The project also promoted good practice of hygiene and nutrition at the school level to support the improvement of both access and quality of education with the following activities: (i) teachers were trained on hygiene, nutrition and school healthy issues; and (ii) school health and nutrition guides were prepared and 10,000 copies were distributed to schools.

In a large number of villages concentrated in the south of Mauritania, seasonal agriculture is a major cause of absenteeism among children. The school feeding program targeted regions where children and families are especially vulnerable to food shortages and malnutrition. In terms of health, based on national surveys of children's health and nutrition status; de-worming tablets and micronutrients were distributed to students to reduce the prevalence of iodine, iron and vitamin A deficiencies.


Results

The following results have materialized thus far:


  • Gross enrollment ratio for primary education has increased to from 88.7 percent in 2001-2002 to 98 percent in 2008-2009;
  • Gender parity among female students has increased to from 43.3 percent in 2001-2002 to 50.3 percent in 2008-2009;
  • Grade repetition levels have dropped drastically, from 15.9 percent in 2002-2003 to 2 percent in 2008-2009;
  • Primary education completion rate increased from 46.9 percent to 69.4 percent between 2002/03 and 2008/08;
  • For girls especially, school feeding programs have had an impressive impact at getting girls into school and keeping them there. In addition to nourishing children, school canteen programs also play an invaluable role in connecting parents, teachers, and community.

Bank Contribution


The IDA contribution to the program was US$ 49.2 million equivalent, in addition to the US$9 million total received from the EFA-FTI to support its activities in accelerating progress to meet the education MDGs.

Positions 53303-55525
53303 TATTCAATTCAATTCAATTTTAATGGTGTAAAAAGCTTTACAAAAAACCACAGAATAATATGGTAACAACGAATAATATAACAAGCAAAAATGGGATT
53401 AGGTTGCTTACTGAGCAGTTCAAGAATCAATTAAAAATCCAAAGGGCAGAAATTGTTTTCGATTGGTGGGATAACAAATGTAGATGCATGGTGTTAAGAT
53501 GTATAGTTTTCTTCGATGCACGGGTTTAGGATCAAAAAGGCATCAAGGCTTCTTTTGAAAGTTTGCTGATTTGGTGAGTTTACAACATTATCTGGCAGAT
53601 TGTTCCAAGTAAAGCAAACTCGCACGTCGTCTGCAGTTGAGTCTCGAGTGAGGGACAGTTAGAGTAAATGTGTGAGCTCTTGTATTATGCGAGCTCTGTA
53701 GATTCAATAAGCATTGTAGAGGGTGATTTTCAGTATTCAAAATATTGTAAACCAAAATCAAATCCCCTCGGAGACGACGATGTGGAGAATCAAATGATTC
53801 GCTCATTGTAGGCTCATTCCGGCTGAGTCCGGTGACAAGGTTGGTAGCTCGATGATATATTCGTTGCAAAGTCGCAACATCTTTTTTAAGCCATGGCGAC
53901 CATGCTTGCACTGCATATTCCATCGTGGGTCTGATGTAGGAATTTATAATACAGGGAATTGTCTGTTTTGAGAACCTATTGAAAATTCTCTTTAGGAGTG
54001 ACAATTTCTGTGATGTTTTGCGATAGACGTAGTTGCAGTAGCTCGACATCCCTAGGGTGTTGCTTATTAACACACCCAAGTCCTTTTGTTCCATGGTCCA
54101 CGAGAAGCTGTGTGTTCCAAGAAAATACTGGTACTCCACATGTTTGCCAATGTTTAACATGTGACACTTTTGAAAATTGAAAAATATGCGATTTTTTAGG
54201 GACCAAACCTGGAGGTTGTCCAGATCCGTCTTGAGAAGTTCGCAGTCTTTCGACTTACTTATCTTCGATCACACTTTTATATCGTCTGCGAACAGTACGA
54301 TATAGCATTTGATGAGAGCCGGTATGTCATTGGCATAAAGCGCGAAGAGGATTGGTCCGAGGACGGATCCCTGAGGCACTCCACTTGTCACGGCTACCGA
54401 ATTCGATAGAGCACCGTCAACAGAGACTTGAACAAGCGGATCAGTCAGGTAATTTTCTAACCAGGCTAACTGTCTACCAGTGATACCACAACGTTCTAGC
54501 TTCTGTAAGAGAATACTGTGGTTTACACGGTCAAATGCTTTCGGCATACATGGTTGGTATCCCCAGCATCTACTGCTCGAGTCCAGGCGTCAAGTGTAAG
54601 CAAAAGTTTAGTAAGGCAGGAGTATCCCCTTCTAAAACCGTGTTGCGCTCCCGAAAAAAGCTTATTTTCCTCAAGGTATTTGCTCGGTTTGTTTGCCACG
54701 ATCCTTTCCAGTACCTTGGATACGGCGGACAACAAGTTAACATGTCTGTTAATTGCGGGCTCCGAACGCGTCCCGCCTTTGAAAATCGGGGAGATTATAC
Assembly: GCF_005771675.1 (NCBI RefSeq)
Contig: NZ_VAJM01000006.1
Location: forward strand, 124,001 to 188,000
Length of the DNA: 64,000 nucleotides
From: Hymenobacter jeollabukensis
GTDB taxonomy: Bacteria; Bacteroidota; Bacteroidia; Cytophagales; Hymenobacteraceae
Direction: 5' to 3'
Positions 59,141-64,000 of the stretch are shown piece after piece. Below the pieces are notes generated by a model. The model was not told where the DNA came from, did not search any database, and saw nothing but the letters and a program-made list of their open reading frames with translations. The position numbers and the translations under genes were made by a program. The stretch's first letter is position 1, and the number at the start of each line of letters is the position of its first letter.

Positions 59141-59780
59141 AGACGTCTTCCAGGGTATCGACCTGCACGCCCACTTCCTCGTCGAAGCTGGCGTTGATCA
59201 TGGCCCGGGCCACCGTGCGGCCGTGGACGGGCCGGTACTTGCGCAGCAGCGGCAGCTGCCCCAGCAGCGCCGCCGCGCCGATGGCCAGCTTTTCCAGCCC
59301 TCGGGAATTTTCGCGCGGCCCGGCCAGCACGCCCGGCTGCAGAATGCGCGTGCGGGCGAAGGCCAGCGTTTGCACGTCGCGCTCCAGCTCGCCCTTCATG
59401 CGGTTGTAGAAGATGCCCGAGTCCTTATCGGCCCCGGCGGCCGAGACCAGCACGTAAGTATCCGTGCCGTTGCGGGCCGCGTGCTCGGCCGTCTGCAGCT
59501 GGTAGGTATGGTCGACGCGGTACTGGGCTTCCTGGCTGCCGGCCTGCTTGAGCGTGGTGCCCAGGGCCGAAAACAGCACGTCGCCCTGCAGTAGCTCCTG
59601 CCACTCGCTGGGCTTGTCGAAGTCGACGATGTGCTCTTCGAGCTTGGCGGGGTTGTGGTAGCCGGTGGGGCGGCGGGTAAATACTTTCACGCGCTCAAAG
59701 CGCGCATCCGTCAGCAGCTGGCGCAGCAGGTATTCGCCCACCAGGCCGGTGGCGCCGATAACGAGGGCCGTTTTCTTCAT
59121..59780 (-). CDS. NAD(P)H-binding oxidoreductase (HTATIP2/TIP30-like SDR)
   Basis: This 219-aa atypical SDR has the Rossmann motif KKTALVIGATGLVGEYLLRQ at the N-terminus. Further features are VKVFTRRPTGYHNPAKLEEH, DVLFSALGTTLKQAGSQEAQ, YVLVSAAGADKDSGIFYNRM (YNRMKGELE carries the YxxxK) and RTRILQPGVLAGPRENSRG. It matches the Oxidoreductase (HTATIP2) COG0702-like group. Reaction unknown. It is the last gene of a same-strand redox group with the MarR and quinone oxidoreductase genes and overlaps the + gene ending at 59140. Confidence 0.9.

Partners


This is an emergency or disaster risk reduction type of project. There has not been much donor interest or capacity to support this project. IDA remains the only donor partner for this project through its three successive phases.


Voices


School feeding has created more stability in the villages by keeping families in one place. More parents are encouraged to send their children to school. 

— Ahmedou Ould Babana, School Parent Representative


Toward the Future

The second or "expansion" phase is currently under preparation. It is expected to extend the implementation to secondary education and scale up the pilot programs in the technical and vocational education systems. A decentralized administration will be operational following the reinforcement of the institutional and management capacity in the regions. The financing sources will include an EFA-FTI grant of US$14.0 million, an IDA credit of US$12.0 million equivalent (for vocational training), as well as contributions from other donors.

 

 

For more information, please visit the Projects website.